4) I have been trying really hard to get financially fit but keep running into major issues. Do you have any suggestions for overcoming the issues in order to recover financially?
I would get the opinions of multiple air conditioner repairpeople before making the call as to what to do here. I’m not an air conditioner expert, so I’d just trust the most common opinion among the repairpeople.
In a hot climate, the energy efficiency of your air conditioning unit is pretty important, on the order of hundreds of dollars a month on your energy bill. If you’re going to be there for a long time, energy efficiency is a pretty important concern.
As for financing it, I would probably consider a home equity loan of some kind for the express purpose of a home improvement. When you’re recovering from that, focus on living lean and use a debt snowball method to get rid of all of your debts (pay them off in order of interest rate and make all extra payments on the one with the highest rate).
You can do this. It’ll just take time and diligence.
Q8: Inexpensive DIY projects
Recently I have gotten the Do It Yourself Bug. DO you have project ideas on the cheap. Landscaping, Home improvements, Decorating, etc? I have looked at tons of blogs but very few give you inexpensive ideas.
Many do-it-yourself projects are inherently expensive. If I were you, I would focus on do-it-yourself projects that will clearly save you money over the long run.
For example, one project you can take on is air sealing your home. What you’re doing is going through your home, finding places where air is leaking out or leaking in, and sealing those areas with caulk, strips, or other materials. This has a fairly low up-front cost, but will save you a lot over the long haul on your heating and cooling bills.
There are quite a few projects along these lines: check and improve your attic insulation, check any potential areas of water leaking in the basement and repair them, focus on areas that might be leaking on your roof, and so on.
Essentially, look for the things that will reduce costs in the future and the investment you make in the do-it-yourself project will be repaid no matter what you do.
Q9: Building a side business
I’m 25 and currently work as a project manager for an HR software company. I’ve gotten pretty darn good with the software and I’ve been doing some moonlighting for a consultant, advising her and doing some report building. I enjoy the work and have been wanting to expand on my client base but my concern is that the software is a fairly niche product with only a few major players in the industry. The extent of my industry knowledge is with the software itself so my potential client base in this respect is limited to my company’s current client load. I’d like to keep my activities quiet so I’m uncomfortable sharing this interest with my fellow employees (I fear retribution from the company).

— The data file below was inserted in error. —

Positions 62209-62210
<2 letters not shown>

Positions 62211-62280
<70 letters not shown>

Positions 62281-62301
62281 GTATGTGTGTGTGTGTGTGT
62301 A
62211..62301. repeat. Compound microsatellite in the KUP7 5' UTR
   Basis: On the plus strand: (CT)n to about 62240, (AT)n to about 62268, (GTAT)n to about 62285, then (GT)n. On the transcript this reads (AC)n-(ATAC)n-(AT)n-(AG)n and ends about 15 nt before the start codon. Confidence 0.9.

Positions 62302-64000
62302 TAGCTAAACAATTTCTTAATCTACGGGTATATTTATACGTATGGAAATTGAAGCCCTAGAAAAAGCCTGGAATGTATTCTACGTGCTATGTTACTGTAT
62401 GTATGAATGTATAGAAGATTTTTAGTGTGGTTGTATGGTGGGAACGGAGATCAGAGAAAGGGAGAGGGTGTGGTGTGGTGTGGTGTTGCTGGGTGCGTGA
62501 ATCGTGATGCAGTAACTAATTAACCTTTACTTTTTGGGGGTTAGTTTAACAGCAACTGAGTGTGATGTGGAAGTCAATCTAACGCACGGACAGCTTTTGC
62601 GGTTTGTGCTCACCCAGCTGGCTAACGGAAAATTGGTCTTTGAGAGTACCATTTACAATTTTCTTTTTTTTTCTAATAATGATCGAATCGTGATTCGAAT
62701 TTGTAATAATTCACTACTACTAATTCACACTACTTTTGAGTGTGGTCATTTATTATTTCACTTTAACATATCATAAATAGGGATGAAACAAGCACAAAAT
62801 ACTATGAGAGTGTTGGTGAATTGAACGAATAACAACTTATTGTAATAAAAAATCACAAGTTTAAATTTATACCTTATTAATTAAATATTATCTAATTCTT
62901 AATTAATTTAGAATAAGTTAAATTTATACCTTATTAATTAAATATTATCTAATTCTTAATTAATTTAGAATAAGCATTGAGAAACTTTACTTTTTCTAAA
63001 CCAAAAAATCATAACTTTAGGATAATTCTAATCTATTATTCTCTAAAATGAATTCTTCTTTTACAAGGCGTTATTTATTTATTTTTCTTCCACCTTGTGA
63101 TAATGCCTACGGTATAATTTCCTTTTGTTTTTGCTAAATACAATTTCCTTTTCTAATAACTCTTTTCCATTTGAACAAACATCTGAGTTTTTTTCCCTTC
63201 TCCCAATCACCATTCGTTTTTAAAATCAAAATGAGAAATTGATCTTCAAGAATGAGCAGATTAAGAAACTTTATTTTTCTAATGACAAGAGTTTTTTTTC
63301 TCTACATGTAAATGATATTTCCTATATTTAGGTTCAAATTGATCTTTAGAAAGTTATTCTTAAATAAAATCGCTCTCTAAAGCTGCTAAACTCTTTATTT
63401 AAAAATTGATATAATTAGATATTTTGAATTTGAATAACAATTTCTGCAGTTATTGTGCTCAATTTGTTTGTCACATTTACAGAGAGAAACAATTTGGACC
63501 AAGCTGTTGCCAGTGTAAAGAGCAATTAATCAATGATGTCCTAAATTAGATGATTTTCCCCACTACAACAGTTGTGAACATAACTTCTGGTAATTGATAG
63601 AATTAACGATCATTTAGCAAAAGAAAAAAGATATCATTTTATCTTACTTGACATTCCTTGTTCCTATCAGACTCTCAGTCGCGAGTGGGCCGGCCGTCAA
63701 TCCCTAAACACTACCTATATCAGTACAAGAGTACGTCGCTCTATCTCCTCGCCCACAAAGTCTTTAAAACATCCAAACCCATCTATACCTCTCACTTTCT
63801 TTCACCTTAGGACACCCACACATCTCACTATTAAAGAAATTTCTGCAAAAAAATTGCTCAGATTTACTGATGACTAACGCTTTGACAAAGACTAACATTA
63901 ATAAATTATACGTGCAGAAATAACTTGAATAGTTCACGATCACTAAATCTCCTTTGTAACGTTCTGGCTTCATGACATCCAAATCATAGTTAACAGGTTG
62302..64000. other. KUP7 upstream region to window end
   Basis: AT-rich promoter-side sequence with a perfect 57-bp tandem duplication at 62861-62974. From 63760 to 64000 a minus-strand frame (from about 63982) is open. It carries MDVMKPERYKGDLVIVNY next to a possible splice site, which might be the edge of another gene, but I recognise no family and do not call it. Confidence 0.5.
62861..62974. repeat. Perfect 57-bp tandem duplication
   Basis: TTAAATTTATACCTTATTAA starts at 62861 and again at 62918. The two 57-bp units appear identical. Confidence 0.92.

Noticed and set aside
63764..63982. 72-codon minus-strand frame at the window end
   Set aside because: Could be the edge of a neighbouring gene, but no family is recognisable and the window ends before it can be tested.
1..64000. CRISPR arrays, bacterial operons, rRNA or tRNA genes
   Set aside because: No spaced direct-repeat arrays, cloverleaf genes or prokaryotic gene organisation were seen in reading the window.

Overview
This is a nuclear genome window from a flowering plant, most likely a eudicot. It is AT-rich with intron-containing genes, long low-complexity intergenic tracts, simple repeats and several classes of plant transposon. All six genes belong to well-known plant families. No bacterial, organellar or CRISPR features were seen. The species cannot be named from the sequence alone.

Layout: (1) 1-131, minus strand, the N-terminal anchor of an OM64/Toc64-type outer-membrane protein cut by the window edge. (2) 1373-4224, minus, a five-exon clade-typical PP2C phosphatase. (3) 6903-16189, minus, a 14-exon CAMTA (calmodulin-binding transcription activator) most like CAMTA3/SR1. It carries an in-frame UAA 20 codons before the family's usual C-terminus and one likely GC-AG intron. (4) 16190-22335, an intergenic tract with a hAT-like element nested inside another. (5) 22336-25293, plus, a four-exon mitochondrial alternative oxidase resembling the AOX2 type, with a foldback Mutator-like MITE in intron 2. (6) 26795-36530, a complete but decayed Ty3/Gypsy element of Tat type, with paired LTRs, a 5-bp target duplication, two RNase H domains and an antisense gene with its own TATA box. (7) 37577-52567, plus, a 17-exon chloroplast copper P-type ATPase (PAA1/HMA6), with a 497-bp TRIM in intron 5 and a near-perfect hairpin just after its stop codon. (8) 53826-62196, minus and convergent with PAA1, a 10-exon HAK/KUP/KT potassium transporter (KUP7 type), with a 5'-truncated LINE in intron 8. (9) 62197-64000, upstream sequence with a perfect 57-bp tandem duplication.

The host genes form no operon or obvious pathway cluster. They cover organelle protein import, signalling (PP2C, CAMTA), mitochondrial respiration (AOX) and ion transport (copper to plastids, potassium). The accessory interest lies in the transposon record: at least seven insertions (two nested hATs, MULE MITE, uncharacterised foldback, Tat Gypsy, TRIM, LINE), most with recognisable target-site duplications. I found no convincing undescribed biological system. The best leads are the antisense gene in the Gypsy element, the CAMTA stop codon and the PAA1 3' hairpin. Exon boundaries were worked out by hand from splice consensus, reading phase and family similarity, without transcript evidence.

Knowing the above, what do you think would be a good way for me to use my current knowledge to expand my side business? What would you do if you were in a similar situation?
My advice to you would be to expand what you can do. Is there anything at all about what you do that’s analogous to what goes on in other industries? Almost always, there’s something similar going on in a parallel field.
Once you can figure out that parallel, learn it. Take what you know and use it as a huge boost toward acquiring the new skill or set of skills.
Suddenly, you’ve opened up a window to something new. It’s something that makes you more versatile as a consultant and it makes the potential for you to walk away and do your own thing with much more viability.
Skills pay the bills, every time.
Q10: Creating a podcast “station”
I followed your suggestions in downloading iTunes and checking out some podcasts. My problem is that I would like to just listen to a bunch of podcasts throughout the day without interruption like a radio station in the background that I control. How do you do this?
What I usually do is create a new playlist each morning within iTunes. Then, I literally move each episode that I want to listen to that day to my new playlist and order them in the way I want. After that, I double-click on the first one and they all play in order seamlessly.
I’m able to keep up with about twenty podcasts this way, some of which are daily and others of which are weekly (or less frequent).
Got any questions? Email them to me or leave them in the comments and I’ll attempt to answer them in a future mailbag (which, by way of full disclosure, may also get re-posted on other websites that pick up my blog). However, I do receive hundreds of questions per week, so I may not necessarily be able to answer yours.